Who Will Control the Situation in Syria’s “De-Escalation Zones”?

A month ago, a memorandum on the establishment of four de-escalation zones in Syria came into force. According to the agreement, the de-escalation zones were established in the provinces of Idlib, Hama, Aleppo, northern part of Homs, Eastern Ghouta, Daraa and Quneitra. Currently, many parties, including the Syrian government, have recognized the high effectiveness of this agreement.

However, it is not fully known who will control the situation in the de-escalation zones, and whose troops will guarantee the observance of the ceasefire.

We can assume that Turkey is going to monitor the situation in Syria’s Idlib. However, according to Syrian experts, Turkey is already trying to control some part of the Syrian territory through economic and humanitarian ways. When it will be allowed to enter its troops in Syria to guarantee security, Damascus will not be able to withdraw the Turkish troops later either by military or diplomatic methods.

In addition, Turkey’s interference can also be strongly criticized by Saudi Arabia that has supported the armed opposition throughout the Syrian conflict.

Such assumptions are likely exaggerated. Considering the fact that Ankara is now in international isolation, and the West has actually stopped supporting the Turkish side, it is simply not profitable for Turkey to spoil relations with other guarantors of the settlement of the Syrian crisis.

Turkish President Recep Erdogan has no choice but to leave his imperialist ambitions and support those who intend to stabilize the situation in the region.

In addition, it raises many questions to the southern zone. It is still not clear who will control the situation in the south, in the Golan Heights. It is obvious that the Syrian government will support Tehran’s participation in controlling the situation in the de-escalation zones in the south of Syria. This will also allow Iran to get a way to Lebanon. Thus, Iran will be able to strengthen cooperation with Hezbollah and increase influence over the internal policy in Lebanon.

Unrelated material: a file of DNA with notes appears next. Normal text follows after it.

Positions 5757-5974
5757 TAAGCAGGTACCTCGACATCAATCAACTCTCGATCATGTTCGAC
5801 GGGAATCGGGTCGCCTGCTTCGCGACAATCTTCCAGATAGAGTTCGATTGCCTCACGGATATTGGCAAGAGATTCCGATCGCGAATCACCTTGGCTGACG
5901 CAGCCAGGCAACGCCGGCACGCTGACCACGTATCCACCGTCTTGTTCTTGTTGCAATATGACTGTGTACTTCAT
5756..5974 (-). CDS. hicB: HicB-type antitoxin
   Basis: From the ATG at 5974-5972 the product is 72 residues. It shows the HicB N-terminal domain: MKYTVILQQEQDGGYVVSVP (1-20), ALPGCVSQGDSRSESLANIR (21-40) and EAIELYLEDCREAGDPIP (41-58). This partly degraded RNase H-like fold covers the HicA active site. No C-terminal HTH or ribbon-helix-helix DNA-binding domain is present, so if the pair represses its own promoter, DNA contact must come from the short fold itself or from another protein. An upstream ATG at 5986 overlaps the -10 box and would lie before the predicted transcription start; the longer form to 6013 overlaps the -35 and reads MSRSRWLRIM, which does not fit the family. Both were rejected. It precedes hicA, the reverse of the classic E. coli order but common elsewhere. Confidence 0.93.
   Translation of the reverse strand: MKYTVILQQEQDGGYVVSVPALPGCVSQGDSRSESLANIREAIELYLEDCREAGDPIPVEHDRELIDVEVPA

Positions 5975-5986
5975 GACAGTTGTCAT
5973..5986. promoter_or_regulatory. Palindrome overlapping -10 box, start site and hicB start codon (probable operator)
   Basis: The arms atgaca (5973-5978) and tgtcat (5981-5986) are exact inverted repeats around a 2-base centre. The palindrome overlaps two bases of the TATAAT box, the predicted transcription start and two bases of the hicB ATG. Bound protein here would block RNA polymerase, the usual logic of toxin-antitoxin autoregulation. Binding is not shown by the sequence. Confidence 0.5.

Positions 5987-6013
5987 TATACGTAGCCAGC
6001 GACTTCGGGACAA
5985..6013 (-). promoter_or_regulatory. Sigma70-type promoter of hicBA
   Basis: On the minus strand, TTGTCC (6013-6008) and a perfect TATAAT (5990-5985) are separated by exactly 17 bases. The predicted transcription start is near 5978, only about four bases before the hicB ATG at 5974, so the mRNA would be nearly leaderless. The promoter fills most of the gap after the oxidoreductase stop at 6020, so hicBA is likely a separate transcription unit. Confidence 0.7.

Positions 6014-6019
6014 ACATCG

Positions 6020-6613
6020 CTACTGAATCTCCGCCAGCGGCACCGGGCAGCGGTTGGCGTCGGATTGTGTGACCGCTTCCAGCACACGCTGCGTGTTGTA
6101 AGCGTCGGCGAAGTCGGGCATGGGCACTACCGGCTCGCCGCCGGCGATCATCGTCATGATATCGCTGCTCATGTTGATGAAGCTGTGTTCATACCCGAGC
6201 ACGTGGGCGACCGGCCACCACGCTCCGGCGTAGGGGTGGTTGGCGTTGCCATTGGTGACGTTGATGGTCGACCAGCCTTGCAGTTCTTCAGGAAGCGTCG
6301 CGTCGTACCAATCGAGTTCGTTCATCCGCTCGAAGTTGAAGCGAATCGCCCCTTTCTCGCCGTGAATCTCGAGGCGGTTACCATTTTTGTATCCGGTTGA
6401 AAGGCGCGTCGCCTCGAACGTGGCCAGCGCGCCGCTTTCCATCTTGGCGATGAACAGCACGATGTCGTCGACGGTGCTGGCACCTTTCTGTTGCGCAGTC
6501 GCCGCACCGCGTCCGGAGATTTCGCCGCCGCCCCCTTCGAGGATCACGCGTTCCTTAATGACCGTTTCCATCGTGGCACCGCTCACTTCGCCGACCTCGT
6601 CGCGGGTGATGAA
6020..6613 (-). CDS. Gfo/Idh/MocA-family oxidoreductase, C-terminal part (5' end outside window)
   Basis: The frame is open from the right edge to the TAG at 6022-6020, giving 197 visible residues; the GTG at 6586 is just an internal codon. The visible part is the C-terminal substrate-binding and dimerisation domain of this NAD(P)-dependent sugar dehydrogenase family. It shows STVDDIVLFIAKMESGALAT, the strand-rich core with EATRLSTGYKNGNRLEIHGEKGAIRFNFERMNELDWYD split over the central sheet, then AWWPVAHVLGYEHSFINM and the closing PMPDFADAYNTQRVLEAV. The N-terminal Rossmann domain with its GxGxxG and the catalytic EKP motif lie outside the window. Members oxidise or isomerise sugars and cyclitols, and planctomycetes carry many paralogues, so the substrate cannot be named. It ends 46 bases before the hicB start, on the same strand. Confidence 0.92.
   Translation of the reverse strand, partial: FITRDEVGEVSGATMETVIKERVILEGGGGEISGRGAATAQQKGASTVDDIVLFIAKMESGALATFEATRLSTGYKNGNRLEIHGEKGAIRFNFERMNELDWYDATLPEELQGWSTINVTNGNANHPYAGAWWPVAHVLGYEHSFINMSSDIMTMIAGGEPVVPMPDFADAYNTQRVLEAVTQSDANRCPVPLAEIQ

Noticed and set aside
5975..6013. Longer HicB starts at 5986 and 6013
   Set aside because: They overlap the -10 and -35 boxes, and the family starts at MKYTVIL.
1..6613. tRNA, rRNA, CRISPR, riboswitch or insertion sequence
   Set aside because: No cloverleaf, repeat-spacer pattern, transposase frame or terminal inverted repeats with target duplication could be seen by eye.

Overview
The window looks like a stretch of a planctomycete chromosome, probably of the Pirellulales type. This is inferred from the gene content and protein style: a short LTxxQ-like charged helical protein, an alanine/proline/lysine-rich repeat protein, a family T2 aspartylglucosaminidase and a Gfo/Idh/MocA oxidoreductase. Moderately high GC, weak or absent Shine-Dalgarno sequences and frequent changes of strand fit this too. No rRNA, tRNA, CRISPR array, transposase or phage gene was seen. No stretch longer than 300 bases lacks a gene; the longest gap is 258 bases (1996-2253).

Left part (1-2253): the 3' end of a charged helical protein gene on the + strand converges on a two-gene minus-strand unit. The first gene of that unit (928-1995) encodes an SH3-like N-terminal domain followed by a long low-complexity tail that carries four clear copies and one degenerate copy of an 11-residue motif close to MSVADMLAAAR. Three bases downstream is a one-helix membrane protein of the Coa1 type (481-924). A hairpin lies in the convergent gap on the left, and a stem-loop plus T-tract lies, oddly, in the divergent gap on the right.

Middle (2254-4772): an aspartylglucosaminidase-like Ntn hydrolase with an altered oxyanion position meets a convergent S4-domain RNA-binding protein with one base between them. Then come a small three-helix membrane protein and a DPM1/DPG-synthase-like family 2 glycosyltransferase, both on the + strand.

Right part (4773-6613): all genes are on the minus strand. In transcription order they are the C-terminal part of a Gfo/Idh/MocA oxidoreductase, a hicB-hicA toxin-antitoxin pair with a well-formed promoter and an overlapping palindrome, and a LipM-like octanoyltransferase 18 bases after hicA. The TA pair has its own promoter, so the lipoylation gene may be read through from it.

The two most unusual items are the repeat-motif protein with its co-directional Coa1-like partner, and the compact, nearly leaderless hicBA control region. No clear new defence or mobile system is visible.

However, this idea is likely to be strongly criticized by Israel, since Tel Aviv opposes any Iranian military presence in southern regions of Syria, and in particular, in the Golan Heights.

Most likely, Israel will offer another candidate, and it probably will be Washington. It’s known that the United States has planned an invasion of the territory of Syria. According to this plan, the U.S. is ready to use both Jordan and Britain (reference). Earlier, Inside Syria Media Center had already touched upon this issue. However, then we said that the Pentagon intended to hide behind the defense of its ally in the coalition. Now the proposal of Israel will be just in place and will not require any efforts from Washington.

Considering all these disputes and assumptions, it is obvious that the issue of monitoring the situation in the de-escalation zones will be opened for a long time. However, confidently, de-escalation zones justify their mission. Under-Secretary General for Humanitarian Affairs and Emergency Relief Coordinator, Stephen O’Brien, stressed that against the background of the recent coalition’s indiscriminate air strikes in Syria, only four de-escalation zones could normalize the situation in Syria.

Anna Jaunger is a freelance journalist at Inside Syria Media Center.

Featured image: Anadolu Agency

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Articles by: Anna Jaunger

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